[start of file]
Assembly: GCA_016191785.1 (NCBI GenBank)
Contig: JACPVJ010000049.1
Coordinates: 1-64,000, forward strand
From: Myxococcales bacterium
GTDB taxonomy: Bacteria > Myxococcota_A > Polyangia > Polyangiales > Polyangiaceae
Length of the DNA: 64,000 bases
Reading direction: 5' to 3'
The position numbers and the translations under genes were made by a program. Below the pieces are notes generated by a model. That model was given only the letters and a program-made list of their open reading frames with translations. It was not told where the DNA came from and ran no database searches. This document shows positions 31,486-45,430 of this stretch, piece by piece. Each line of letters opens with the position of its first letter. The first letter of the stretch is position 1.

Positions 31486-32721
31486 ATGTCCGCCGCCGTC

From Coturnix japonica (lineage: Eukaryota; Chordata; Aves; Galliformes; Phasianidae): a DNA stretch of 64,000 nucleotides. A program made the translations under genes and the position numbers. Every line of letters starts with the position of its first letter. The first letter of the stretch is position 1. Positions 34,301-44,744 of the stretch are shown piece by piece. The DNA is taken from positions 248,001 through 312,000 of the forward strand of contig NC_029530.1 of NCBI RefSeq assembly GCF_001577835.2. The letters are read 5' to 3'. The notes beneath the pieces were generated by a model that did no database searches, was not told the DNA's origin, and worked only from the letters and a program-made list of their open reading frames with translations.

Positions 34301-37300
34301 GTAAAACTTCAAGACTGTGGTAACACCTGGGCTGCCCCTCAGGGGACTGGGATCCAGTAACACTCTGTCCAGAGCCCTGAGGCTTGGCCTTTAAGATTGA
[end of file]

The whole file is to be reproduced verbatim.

Assembly: GCA_016191785.1 (NCBI GenBank)
Contig: JACPVJ010000049.1
Coordinates: 1-64,000, forward strand
From: Myxococcales bacterium
GTDB taxonomy: Bacteria > Myxococcota_A > Polyangia > Polyangiales > Polyangiaceae
Length of the DNA: 64,000 bases
Reading direction: 5' to 3'
The position numbers and the translations under genes were made by a program. Below the pieces are notes generated by a model. That model was given only the letters and a program-made list of their open reading frames with translations. It was not told where the DNA came from and ran no database searches. This document shows positions 31,486-45,430 of this stretch, piece by piece. Each line of letters opens with the position of its first letter. The first letter of the stretch is position 1.

Positions 31486-32721
31486 ATGTCCGCCGCCGTC

From Coturnix japonica (lineage: Eukaryota; Chordata; Aves; Galliformes; Phasianidae): a DNA stretch of 64,000 nucleotides. A program made the translations under genes and the position numbers. Every line of letters starts with the position of its first letter. The first letter of the stretch is position 1. Positions 34,301-44,744 of the stretch are shown piece by piece. The DNA is taken from positions 248,001 through 312,000 of the forward strand of contig NC_029530.1 of NCBI RefSeq assembly GCF_001577835.2. The letters are read 5' to 3'. The notes beneath the pieces were generated by a model that did no database searches, was not told the DNA's origin, and worked only from the letters and a program-made list of their open reading frames with translations.

Positions 34301-37300
34301 GTAAAACTTCAAGACTGTGGTAACACCTGGGCTGCCCCTCAGGGGACTGGGATCCAGTAACACTCTGTCCAGAGCCCTGAGGCTTGGCCTTTAAGATTGA